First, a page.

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Exhibition of photographs from 1893 eclipse expedition to Brazil

In 1893 the RAS funded an expedition to northern Brazil, so astronomers could observe the Sun's corona during a total solar eclipse. Now a collection of photographs taken by Sir Benjamin Stone during the trip is being exhibited at the Embassy of Brazil in London.

For the first time, members of the public are able to see these images of late 19th-century Brazil. The free exhibition runs until 7 November 2014.

Visitors at the Benjamin Stone exhibitionVisitors admiring the Benjamin Stone exhibition at the Embassy of Brazil, London. Click to enlarge. Credit: Pete James / Library of BirminghamThe expedition to observe the solar eclipse of 16 April 1893 from Paracuru, Brazil, was organised and funded by the Joint Solar Eclipse Committee of the Royal Society, the Royal Astronomical Society, and the Solar Physics Committee. Sir Benjamin Stone was a Birmingham industrialist and keen photographer who accompanied astronomers A. Taylor and William Shackleton to northern Brazil.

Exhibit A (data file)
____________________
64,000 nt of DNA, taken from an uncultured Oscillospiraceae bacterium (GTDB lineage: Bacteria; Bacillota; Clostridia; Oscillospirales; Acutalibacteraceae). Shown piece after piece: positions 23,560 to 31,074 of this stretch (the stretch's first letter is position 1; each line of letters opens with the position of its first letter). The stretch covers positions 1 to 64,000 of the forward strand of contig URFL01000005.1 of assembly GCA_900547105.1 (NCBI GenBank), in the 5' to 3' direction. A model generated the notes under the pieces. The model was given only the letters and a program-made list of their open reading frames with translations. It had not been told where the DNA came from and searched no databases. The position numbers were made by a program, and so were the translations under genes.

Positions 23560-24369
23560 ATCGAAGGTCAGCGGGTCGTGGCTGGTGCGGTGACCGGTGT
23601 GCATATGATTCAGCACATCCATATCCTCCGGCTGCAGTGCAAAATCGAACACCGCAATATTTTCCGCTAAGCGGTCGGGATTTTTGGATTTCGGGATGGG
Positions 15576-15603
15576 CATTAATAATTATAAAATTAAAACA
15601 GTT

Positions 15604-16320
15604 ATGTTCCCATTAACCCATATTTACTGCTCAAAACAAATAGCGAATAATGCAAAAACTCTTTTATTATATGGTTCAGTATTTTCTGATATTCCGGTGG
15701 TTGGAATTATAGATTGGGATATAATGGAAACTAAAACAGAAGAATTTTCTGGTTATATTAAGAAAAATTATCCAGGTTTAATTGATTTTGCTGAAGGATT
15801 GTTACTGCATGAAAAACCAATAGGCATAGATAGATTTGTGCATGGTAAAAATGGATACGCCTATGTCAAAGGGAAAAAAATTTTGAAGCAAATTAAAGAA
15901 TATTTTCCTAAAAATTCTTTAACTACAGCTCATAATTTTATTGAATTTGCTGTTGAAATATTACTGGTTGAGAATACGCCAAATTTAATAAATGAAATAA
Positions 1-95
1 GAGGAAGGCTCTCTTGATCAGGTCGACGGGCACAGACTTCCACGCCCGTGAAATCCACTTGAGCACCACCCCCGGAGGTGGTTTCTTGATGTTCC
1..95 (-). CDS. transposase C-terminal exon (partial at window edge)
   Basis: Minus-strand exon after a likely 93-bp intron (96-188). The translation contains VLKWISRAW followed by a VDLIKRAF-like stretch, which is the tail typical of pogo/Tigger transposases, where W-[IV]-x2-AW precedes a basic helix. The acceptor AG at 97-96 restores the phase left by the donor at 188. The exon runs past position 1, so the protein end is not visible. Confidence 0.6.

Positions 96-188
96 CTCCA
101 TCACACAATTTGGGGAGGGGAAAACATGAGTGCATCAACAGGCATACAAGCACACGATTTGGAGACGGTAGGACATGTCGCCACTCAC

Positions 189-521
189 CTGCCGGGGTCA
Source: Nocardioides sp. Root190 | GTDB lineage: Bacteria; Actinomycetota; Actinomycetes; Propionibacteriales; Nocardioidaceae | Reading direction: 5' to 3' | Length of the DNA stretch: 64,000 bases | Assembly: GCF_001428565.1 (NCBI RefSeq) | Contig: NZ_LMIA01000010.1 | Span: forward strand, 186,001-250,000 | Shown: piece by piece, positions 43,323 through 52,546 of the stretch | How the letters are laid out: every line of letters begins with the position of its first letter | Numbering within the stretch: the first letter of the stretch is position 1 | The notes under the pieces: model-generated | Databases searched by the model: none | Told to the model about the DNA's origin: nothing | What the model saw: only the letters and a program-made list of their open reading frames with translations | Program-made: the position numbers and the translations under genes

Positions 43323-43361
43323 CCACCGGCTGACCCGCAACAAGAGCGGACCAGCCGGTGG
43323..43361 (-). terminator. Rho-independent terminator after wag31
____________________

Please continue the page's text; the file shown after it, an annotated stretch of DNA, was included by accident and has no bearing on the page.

Their aim was to take photographs of the sun's corona, using a coronagraph, and photographs of the corona's spectrum using slit spectrographs. Although the eclipse occurred at the height of the rainy season, the clouds parted briefly and observers were able to take detailed photographs. Reports of the expedition were published in the journal Monthly Notices of the Royal Astronomical Society (preliminary report, final report).

The major interest in this exhibition lies in Stone's record of the people and places he encountered during his voyage by sea and land. It includes numerous images of local landmarks, everyday life, and 19th-century travel.

The photographs are part of a collection of 22,000 prints and 17,000 glass negatives held by the Library of Birmingham. The exhibition is curated by Pete James (Library of Birmingham) and Rodrigo Orrantia (Lucid-ly).

The exhibition is open weekdays from 9am-5pm, at the Embassy of Brazil, 14-16 Cockspur Street, London SW1Y 5BL until 7 November. Entry is free.

More details from the Embassy of Brazil

BBC News article on the exhibition

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